The daily Nebraskan. ([Lincoln, Neb.) 1901-current, July 10, 1973, Page page 6, Image 6

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By Jim Roberts
Professor of English
In 411 B.C., the Greek
playwright Aristophanes
dressed up a man in woman's
clothes in his play, Lysistrata,
and he also filled his play with
numerous innuendos and word
plays about sexual customs and
These same techniques are
apparently still a way to
guarantee the success of a play
since they form the basis of
Joe Orton's What the Butler
Saw which opened at the
Howell Theater last Friday as
the second of this year's
offering from the repertory
The play, hovering
dangerously close to
melodrama, treats many of our
modern sexual hangups in a
farcical manner. The title refers
to the type of peep show in
penny arcades where one can
be titillated for the price of a
small coin.
What he saw
Thus, we never see the
"Butler" in the title, but only
what he saw an intrigue
involving a doctor
(psychiatrist) who hopes to
seduce a beautiful young
applicant for a secretarial
r m
Nebraska Union
necoru sending Liorary
The Lending
not be open
second semester session
j flours - Tues, Wed,
k Hours - Friday
Al'J'KAKIM; July 9di- July 1 1th
with an
in the
fjfr 'it
I 1-
to 12:30 a.m.
In Penthouse Lounge
I Cocktail Hours
Draws 2.V
Restaurant open
7 a.m. to 3 a.m. Mon-Sat
8 a.m. to 8 p.m. Sunday
Serving Breakfast,
Coopers Restaurant
:2 120 u(r
position when suddenly his
wife (a part time lesbian, a part
time seducer of young males
and a full time nymphoniac)
arrives unexpectedly with a
virile young male whom she
has just seduced and who
ultimately turns out to be her
son and the brother to the
young girl applying for the job
and thus son and daughter to
the doctor.
Between the opening and
the final revelation, the
audience is bombarded with a
series of farcical events which
taxes one's credibility.
Sexual vagaries
During the course of the
play, we, as the "butlers" in
the audience, have a peek at all
sorts of sexual vagaries and
We have the virile young
male bellhop undressed down
to his "swim shorts?" and later
dressed as a female secretary
while the female dresses as the
bellhop and the socialite wife
cavorts about the stage in her
A policeman, dazed by an
overdose of tranquilizers,
stumbles on and off stage in his
underwear. A demure young
lady, a victim of inane
circumstances, is bound in a
All records checked out from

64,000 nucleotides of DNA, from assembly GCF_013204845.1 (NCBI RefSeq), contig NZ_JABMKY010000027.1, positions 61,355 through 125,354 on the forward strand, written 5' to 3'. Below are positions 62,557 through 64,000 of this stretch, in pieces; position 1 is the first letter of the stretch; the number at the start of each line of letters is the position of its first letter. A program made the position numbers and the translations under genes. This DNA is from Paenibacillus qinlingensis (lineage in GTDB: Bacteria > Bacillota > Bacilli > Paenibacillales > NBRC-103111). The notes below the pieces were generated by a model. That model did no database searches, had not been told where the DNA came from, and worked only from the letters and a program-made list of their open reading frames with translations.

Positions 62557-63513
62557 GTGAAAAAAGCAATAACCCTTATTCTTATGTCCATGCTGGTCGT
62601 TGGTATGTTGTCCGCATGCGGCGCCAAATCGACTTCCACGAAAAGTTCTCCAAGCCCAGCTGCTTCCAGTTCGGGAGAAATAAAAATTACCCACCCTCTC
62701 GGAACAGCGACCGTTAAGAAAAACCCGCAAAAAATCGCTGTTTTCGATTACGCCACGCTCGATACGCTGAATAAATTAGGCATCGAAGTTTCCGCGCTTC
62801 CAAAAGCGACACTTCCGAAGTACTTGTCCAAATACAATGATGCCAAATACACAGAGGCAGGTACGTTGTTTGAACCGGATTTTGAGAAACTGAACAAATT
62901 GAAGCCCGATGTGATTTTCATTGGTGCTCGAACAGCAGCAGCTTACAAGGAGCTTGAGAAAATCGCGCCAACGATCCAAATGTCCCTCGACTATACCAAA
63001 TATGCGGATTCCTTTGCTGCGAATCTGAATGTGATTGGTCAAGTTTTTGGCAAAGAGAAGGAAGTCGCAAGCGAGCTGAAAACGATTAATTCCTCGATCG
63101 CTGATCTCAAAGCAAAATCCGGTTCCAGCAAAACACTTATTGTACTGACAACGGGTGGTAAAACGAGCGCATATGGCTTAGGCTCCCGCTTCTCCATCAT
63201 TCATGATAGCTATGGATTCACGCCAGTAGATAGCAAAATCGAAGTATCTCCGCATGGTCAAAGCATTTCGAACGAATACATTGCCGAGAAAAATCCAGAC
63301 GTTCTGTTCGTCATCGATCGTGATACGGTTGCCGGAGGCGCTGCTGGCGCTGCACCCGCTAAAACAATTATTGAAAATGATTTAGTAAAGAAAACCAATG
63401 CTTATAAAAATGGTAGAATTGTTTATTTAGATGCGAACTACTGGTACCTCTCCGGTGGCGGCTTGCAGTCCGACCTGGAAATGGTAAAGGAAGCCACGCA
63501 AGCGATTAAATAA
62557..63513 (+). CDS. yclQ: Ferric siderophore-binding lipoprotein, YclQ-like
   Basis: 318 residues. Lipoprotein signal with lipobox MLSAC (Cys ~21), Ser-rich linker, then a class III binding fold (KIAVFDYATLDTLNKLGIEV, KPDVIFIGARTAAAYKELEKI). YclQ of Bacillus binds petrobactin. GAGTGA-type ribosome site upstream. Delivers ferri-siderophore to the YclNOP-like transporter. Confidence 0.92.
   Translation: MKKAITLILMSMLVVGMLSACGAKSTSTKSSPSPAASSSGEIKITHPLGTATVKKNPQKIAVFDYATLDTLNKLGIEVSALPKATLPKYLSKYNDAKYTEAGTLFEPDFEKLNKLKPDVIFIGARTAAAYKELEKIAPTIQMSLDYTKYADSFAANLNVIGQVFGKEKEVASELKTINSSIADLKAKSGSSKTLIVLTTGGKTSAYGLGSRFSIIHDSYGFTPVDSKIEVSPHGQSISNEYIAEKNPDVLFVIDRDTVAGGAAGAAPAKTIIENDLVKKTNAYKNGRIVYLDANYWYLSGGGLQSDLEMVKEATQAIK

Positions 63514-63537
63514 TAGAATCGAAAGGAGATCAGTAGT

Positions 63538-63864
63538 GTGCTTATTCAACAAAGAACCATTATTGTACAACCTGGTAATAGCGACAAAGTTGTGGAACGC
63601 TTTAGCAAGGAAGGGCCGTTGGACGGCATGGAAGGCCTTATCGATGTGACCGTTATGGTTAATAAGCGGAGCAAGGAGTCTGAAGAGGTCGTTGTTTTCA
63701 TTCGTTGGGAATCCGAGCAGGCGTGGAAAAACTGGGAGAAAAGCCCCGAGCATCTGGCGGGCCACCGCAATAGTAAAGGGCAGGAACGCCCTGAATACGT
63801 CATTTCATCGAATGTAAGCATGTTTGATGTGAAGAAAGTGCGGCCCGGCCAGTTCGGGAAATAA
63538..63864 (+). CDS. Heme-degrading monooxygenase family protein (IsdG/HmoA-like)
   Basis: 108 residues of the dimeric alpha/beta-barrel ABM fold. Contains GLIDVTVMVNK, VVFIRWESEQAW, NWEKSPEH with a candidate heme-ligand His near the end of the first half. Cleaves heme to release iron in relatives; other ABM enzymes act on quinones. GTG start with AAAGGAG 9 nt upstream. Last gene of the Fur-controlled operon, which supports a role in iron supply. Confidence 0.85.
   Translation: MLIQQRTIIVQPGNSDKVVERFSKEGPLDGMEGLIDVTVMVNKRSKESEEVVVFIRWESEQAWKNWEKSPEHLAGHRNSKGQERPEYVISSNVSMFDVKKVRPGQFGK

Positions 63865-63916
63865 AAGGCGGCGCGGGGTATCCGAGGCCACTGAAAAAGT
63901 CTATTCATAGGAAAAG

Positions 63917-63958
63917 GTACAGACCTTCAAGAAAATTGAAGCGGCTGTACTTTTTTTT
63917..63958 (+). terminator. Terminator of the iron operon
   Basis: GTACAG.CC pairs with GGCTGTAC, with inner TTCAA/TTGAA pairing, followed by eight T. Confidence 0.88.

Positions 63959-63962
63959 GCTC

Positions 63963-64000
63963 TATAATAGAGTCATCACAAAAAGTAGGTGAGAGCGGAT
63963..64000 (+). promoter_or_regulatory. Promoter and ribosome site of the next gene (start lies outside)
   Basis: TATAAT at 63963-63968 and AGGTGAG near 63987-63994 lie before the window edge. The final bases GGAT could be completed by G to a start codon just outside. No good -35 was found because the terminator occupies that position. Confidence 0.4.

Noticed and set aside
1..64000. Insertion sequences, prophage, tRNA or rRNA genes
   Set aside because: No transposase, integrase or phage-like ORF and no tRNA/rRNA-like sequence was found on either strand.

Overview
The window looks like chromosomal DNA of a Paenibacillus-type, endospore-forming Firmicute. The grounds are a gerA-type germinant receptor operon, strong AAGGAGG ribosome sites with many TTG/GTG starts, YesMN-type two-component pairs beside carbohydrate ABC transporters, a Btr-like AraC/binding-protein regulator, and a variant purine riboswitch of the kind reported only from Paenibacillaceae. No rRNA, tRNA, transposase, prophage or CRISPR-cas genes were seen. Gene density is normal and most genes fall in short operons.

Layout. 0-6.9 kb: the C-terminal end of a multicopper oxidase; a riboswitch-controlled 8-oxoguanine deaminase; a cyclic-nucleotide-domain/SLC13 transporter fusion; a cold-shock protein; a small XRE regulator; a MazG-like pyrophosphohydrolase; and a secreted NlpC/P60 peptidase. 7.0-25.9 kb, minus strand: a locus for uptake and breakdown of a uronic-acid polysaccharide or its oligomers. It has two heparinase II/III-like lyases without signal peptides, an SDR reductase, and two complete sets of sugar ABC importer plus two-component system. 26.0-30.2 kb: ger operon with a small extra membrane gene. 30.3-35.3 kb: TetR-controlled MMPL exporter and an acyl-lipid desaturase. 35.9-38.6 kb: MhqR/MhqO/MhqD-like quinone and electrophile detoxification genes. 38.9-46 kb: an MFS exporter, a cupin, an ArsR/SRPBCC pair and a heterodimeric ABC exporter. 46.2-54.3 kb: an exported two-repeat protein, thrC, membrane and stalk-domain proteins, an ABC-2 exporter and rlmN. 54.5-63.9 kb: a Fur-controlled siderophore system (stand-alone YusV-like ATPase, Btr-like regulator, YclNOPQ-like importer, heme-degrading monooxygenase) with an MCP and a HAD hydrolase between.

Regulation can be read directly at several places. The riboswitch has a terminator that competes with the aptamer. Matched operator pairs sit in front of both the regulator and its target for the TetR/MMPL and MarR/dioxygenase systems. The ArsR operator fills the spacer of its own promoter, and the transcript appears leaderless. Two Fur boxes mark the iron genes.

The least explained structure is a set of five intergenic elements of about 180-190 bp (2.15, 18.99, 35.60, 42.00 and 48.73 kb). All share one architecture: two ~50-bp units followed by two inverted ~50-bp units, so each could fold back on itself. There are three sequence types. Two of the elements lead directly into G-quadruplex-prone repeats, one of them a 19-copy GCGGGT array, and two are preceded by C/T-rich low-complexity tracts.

The Record Lending Library must j
be checked in by . . . j
Friday, July 13, 1973 I
Library will
during the
Tliurs 11:00-2:30 j
1:30-2:30 !
entirely new show
Backstage Lounge
- Go Girls!
from tt:30 p.m.
From 5 p.m. to 7 p.m.
Har Drinks Vi priee
Lunch, Dinner!
straight jacket, while an official
investigation is being
undertaken by a sexually
repressed official.
The chief flaw of the play
seems to lie with the play
itself. There is too much for
the audience to absorb in such
a relatively short time. The
plot, while being sustained, was
more involved than necessary
and presented almost too many
ludicrous situations.
The weakness in the play,
however, was glossed over by
the superior direction and the
outstanding acting
performances. Timing is often
the essence of good comedy,
and director William Morgan is
a master of good timing. The
comedy was further enhanced
by a cast which responded well
to each other and conveyed a
sense of the insane happenings
on the stage.
There is a little madness in
all of our lives, and What the
Butler Saw shows us some of
that contemporary madness
found in modern society.
As with most comedies, how
much you will be amused will
depend upon your own mood,
but you can be assured that
you will not be bored by this
performance-something is
happening every moment and
what you see will be what the
butler saw.
Art galley displays
200 photographs
by Edward Weston
A collection of 200
photographs by Edward
Weston (1886-1958), loaned
by the Friends of Photography,
are on display in the Sheldon
Art Gallery, University of
Nebraska - Lincoln, through
July 23.
Weston began photographing
in Chicago when he was 16.
Throughout his life he made
his living through commercial
portraiture. In 1937, at the age
of 51, he became the first
photographer to ever receive a
Guggenheim grant.
His years of experience as a
photographer gave him some
definite ideas about his work.
In 1939 he wrote in an issue of
"Camera Craft": "The
photographer's power lies in
his ability to re-create his
subject in terms of its basic
reality, and present this
re-creation in such a form that
the spectator feels that he is
seeing not just a symbol for the
object, but the thing itself
revealed for the first time."
"The photograph," he said,
"contains no lines but is made
up of tiny particles. The
extreme fineness of these
particles yive a special tension
to the image, and when that
tension is destroyed-by the
intrusion of handwork, by
enlarging too much, retouching
or printing on a rough
surface-the integrity of the
photograph is destroyed." He
called his method of not
tampering with the photograph
"the direct approach to
tuesday, july 10, 1973
page 6
summer nebraskan